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Arabs, and his son after him, ardently supported their cause amongst the tribes of Ghassan, and received under his protection Paul the patriarch of Antioch, and other bishops who fled from the persecution of Justinian;[1] a Christian king of Hirah resolutely withstood the pressing importunities of the Chalcedonian bishops;[2] and the Jacobite faith was established at the two widely separated towns of Nadjran and Hormus, and amongst all the Scenite tribes.[3] The designs of Baradæus were seconded by the chiefs of the desert, and he was carried from place to place on the swiftest dromedaries of an Arab king.[4] By his zeal the anti-Chalcedonian doctrines were supported also in the southern peninsula, and amongst the distant Christians of Ethiopia.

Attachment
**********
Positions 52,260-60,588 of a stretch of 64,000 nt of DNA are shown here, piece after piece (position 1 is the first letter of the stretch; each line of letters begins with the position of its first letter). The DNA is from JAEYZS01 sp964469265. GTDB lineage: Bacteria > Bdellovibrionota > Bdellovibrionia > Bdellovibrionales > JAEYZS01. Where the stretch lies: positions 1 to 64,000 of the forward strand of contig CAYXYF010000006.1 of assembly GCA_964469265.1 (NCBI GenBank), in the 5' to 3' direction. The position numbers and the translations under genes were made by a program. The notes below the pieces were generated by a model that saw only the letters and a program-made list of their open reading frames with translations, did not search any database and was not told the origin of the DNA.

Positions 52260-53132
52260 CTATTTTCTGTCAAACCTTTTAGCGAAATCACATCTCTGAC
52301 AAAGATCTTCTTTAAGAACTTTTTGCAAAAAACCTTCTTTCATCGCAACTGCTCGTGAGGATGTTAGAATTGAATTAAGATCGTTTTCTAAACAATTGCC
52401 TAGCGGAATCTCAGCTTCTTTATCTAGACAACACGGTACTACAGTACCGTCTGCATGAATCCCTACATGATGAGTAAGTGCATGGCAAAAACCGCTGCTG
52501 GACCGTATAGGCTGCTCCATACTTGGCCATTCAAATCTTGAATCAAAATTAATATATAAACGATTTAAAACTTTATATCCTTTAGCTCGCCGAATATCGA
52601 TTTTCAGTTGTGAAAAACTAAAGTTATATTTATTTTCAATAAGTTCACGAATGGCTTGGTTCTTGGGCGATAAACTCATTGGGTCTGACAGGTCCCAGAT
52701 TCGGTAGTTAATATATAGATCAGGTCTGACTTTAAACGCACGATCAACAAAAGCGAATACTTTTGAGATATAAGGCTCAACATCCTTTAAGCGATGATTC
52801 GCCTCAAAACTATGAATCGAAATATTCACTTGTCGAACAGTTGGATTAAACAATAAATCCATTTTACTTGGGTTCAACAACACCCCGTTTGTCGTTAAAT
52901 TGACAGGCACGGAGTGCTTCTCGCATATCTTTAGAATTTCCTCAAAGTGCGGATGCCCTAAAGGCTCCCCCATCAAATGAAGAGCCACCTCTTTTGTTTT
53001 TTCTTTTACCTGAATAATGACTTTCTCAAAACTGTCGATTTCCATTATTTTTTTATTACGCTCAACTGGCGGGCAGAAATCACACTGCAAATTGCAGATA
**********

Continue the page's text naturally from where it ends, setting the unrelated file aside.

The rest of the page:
The Abyssinian Christians have always acknowledged as their head the primate of Alexandria.[5] They seem to have received at an early period the

  1. Asseman. tom. ii. p. 326, 331. tom. iii. p. dcvi. Paul was made patriarch of Antioch by Baradæus. Tom. ii. p. 63.
  2. Theodoras Lector, Excerpt. p. 564.
  3. Asseman. tom. ii. p. dcv.
  4. It was الملك الحرث البدوي king Hareth the Beduite, according to Amrus, ap. Assem. tom. ii. p. 63.
  5. Abudacnus, Hist. Copt. c. 2. p. 3. The Abyssinians were under the same rule and discipline as the Copts. Rogatus Tecla Maria, Abyssinus presbyter, an a Coptis Abyssini discreparent, respondet, nullam esse differentiam inter eos et in omnibus rebus concordare. Esse etiam sub ejusdem patriarchæ imperio. Hottinger, Hist. Eccl. Sec. 16. part i. p. 44.